Pittsburgh officials met with the owners of an East Liberty apartment complex Friday to determine where the remaining tenants can go before their Feb. 28 eviction deadline.
LG Realty sent 90-day eviction notices to tenants of Penn Plaza in July. That deadline has since been extended to March 2017 for one of the apartment complex's two buildings and the end of the month for the other.
Twenty-nine families still live in the building facing immediate eviction, and some residents have requested temporary transfers to the other building. Residents argue the move would give them more time to find affordable housing in the neighborhood.
Myrtle Stern said this the second time she has been displaced.
Stern moved to Penn Plaza eight years ago when Auburn Towers in Larimer was demolished.
“I’m 75 years old, and I figured this would be my last move," she said. "So they promised me. And here I am trying to pack up to move again."
Stern said she is on several housing waiting lists in East Liberty.
Dana Hogan moved to Penn Plaza three years ago to be near her mother, who also lived in the complex. Her mother relocated to senior housing, but Hogan said she can’t find an affordable place to live in East Liberty.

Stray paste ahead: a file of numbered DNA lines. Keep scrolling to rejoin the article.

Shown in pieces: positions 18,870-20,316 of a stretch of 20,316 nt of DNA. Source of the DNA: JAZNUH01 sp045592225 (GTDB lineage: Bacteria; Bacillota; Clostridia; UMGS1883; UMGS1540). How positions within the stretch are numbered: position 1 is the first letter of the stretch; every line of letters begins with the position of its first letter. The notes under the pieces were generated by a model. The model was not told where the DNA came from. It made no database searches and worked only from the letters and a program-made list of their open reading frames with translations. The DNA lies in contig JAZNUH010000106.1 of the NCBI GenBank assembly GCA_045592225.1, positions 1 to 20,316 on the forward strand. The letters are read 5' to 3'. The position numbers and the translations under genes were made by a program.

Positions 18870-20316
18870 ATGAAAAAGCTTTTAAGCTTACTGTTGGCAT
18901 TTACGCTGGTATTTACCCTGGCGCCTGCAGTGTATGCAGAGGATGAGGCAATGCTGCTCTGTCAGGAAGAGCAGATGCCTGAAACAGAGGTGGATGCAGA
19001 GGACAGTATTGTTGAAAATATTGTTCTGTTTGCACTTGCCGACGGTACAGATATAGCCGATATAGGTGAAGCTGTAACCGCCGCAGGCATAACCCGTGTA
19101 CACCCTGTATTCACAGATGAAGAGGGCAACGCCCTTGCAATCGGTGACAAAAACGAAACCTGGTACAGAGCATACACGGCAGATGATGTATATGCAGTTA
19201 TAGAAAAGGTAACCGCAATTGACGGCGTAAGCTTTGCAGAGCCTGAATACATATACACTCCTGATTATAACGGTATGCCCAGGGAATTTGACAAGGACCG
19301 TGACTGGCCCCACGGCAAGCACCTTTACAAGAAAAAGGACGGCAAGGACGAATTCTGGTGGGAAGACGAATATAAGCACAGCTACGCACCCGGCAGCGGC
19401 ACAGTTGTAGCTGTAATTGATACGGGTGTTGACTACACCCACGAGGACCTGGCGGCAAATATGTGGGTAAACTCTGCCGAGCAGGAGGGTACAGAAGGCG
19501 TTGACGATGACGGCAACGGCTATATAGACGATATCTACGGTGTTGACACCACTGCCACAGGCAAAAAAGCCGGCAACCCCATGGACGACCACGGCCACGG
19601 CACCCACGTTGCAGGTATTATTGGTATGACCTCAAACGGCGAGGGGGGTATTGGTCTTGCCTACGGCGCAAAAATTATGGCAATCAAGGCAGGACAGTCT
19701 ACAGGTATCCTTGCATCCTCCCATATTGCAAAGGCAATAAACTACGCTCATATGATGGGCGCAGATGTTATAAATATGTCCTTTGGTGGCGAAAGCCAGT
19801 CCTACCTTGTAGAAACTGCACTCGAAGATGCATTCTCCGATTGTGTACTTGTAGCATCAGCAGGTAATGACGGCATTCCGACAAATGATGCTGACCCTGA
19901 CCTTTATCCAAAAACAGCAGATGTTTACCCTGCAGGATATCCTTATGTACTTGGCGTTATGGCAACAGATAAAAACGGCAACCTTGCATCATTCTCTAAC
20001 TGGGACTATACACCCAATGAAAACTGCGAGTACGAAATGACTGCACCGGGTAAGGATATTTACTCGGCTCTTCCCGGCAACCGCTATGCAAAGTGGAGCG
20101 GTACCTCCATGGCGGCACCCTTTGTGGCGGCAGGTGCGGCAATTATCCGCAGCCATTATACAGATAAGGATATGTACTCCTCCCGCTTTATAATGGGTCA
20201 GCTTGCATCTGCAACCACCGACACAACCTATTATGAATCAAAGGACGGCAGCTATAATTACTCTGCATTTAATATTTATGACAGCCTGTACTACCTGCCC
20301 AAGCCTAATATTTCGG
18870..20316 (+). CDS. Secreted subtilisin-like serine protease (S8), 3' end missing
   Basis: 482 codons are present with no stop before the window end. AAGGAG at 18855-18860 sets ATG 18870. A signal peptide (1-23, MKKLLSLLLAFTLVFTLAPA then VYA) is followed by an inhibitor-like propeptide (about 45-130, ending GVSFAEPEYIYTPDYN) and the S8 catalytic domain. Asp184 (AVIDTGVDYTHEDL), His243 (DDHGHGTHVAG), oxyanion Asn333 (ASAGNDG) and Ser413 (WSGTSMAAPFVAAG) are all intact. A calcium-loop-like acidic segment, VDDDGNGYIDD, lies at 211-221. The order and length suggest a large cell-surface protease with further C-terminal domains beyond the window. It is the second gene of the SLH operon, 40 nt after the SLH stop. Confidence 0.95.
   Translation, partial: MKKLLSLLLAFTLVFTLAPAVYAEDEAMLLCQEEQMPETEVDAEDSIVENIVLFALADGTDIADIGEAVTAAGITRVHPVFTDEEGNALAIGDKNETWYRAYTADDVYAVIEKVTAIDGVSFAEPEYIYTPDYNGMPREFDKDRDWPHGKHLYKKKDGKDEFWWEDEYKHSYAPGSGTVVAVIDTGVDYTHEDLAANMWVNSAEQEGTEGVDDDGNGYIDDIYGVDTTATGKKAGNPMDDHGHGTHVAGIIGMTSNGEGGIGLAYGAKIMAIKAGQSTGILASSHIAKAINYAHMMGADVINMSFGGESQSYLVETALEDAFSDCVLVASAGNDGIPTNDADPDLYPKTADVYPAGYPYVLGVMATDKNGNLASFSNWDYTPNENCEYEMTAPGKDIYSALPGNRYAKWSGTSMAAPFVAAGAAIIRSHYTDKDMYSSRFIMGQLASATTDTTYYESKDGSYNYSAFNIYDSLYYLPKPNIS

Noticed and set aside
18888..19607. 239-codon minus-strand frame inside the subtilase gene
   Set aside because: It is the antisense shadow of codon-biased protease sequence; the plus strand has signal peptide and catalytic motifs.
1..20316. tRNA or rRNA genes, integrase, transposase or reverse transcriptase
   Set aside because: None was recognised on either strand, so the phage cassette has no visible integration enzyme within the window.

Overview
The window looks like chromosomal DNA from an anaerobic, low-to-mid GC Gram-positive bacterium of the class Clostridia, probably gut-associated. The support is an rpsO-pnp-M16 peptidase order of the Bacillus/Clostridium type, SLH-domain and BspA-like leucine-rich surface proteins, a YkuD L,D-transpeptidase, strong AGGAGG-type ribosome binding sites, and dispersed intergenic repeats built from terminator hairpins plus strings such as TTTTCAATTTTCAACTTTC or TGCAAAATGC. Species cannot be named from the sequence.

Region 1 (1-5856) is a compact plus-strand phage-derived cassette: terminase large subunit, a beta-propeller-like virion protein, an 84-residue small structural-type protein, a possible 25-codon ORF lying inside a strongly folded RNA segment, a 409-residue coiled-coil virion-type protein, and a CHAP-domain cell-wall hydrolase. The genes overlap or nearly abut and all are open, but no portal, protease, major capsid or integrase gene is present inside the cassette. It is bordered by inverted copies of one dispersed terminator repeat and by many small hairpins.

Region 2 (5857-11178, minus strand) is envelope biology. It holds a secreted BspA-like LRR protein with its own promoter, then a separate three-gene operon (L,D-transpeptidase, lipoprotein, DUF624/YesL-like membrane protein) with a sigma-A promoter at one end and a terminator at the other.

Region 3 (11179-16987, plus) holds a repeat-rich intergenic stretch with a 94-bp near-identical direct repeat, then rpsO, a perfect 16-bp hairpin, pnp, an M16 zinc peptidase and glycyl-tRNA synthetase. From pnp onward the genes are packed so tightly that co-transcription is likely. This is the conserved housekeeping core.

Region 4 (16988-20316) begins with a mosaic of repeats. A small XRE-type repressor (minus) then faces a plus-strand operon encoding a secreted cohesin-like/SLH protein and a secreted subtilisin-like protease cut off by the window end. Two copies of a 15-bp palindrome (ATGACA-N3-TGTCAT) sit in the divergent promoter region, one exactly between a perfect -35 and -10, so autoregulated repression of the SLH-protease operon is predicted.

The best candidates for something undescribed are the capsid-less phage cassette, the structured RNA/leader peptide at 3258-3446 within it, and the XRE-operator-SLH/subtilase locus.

“The places you apply for, they’re like $1,000, $2,500 and up," Hogan said. "And who can afford that? You know your hard earned money would be going straight to rent. You wouldn’t be able to do anything else.”
Hogan said she is on three waiting lists ranging from two to five years.
The Urban Redevelopment Authority gave the non-profit Neighborhood Allies a grant of $300,000 to help relocate tenants.
Bill Bartlett, western Pennsylvania director for activist group Action United, said his priority is to ensure the families living in the building will not be homeless as a result of the forced eviction. He said the residents are being priced out of their neighborhood.
“Landlords need to be required to give adequate notice that is appropriate for market conditions,” he said.